KABUL -- Tehran has been forcing Iranian drug addicts across the border into Nimroz Province, Afghanistan, for the past couple of years and is refusing to allow them to return home, local officials say.
"A number of the drug addicts that the police have collected and transferred to treatment centres are Iranian citizens," said Lt. Ehsanullah Hotak, head of the Nimroz Police Counter Narcotics Department.
More than 100 Iranian addicts have been reported to the Counter Narcotics Department, he said. They were expelled by Iranian security forces alongside Afghan citizens and are now living in Zaranj, the provincial capital.
"The Iranian government did not allow these addicts to enter Iran even after they were treated," Hotak said.
"The Iranian addicts in Nimroz are homeless, living in dire conditions."
The presence of Iranian drug addicts in Nimroz Province has become a social issue, said Nematullah Sediqi, a member of the Nimroz Provincial Council.
These drug addicts are unable to return home, he said.
"The Iranian government deliberately expels its drug addicts together with Afghan migrants," he said. "These drug addicts stay in Zaranj city, causing serious social problems."
Tehran cannot handle the high number of drug addicts in Iran; therefore, it sends them to Afghanistan, Sediqi said.
If the expulsion of Iranian drug addicts to Nimroz Province continues, it will become very dangerous and make life very difficult for residents of Zaranj city, he said.
Abandoned by Iran
Iranian addicts living in Zaranj confirmed shared bitter stories of violent treatment by the Iranian military.
"The police expelled me to Afghanistan because I am an addict," said Muhsen Qiasi, a native of Kermanshah, Iran, now living on the streets of Zaranj.
"I pleaded to them that I am Iranian, but they did not listen to me."
"I am Iranian; I have identification. My entire family is in Kermanshah. I have no one in Afghanistan, and I'm living a tough life," he said.
Qiasi said he has been "living in despair" on the streets of Zaranj among several other Iranian drug addicts expelled to Afghanistan for the past six years.
"I was taking drugs one day in Karaj [the capital of Alborz Province in Iran] when the police came and arrested me," said Mohammad Mohammadi, another Iranian drug addict living in Zaranj.
"They kept me in a camp for eight nights and then transferred me to a camp in Zahedan," he said. "I often told them in Zahedan that I am Iranian, but they did not listen and expelled me to Afghanistan."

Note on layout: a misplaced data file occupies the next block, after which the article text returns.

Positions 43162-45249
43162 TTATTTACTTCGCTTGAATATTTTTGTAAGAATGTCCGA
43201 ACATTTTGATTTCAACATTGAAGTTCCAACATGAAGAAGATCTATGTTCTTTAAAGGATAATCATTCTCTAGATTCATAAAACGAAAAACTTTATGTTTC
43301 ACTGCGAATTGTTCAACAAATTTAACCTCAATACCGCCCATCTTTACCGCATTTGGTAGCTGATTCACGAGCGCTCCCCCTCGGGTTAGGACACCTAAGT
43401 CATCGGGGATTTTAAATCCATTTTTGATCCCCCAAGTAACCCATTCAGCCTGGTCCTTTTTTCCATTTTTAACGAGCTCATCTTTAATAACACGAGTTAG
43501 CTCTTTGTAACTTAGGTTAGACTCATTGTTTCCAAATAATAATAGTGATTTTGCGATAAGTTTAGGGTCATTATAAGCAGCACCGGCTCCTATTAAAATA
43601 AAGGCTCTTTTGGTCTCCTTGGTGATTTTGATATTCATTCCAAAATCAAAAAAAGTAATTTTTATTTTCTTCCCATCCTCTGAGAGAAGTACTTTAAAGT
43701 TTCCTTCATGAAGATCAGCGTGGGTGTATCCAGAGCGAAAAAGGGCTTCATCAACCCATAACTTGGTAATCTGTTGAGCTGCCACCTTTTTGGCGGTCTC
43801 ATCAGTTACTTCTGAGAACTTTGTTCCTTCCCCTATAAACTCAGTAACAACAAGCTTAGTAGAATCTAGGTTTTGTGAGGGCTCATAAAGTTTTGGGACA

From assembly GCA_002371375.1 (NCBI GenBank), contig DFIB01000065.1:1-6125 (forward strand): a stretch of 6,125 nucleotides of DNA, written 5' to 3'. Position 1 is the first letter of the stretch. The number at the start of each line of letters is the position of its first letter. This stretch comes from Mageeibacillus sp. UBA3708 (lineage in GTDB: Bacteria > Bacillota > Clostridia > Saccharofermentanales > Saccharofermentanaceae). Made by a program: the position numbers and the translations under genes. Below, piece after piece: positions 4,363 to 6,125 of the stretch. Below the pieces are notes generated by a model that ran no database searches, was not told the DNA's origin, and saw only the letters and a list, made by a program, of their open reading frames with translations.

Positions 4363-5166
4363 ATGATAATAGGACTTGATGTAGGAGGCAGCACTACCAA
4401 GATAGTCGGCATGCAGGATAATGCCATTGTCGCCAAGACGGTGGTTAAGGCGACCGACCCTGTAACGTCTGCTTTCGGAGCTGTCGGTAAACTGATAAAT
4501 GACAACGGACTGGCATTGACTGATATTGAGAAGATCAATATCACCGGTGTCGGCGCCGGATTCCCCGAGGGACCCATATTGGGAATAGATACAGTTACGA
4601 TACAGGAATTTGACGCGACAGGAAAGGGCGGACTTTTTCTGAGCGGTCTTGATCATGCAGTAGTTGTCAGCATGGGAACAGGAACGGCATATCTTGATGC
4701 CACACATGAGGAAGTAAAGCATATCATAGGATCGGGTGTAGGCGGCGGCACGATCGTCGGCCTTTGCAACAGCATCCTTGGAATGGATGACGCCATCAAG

"We neither have nor know anyone in Nimroz; we are just wandering around day and night," he said. "I work a little during the day, but it is not even enough to buy drugs. We live an uncertain life, just wandering around."
"We don’t know why the Iranian government is expelling drug addicts, but we are Iranian citizens," Mohammadi said. "It should not have abandoned us like this and left us to our fate."
Using addiction as an excuse, the police in Iran deport drug addicts by force and deception, said Abdul Malik, a native of Zahedan city.
"We were smoking drugs when police came and arrested and expelled us to Afghanistan," he said. "We told them that we are Iranians and that we had to inform our families, but no one heeded our pleas."
"We do not know anyone in Nimroz, and there is no work here either," he said. "We suffer from hunger."
The Iranian drug addicts have been treated several times, but they often relapse because they do not have anywhere to go, say local authorities in Nimroz.
Authorities collect dozens of drug addicts from the streets every month and take them to hospitals for treatment, said Nasir Ahmad Haibat, acting director of the Nimroz Public Health Directorate.
"Iranian nationals are included among the addicts that we treat in hospitals and drug treatment centres," he said.
"We transfer Afghan addicts to their families in various provinces after treatment, but Iranian addicts are left on the streets," Haibat said. "As a result, they relapse."
"We have no option but to collect these Iranian addicts and treat them again," he said. "These addicts have posed serious challenges to the government, displacing Afghan addicts in the treatment process."
By deporting sick drug addicts to Afghanistan, the Iranian regime is disrespecting their human dignity and violating the rights of its citizens, said Hamid Azimi, a civil society activist in Zaranj city.
"Even though the Afghan government does not have any responsibility toward Iranian addicts, it treats them and hands them over to the Iranian government healthy, but Iran does not take them back," he said.
"The Iranian government must respect the human rights of its citizens and allow these sick people to reunite with their families," said Azimi.
If the Iranian government does not even have mercy for its own citizens -- separating them forever from their families -- then it will never have mercy on Afghan refugees living in Iran, and in fact, it has always violated their human rights, he said.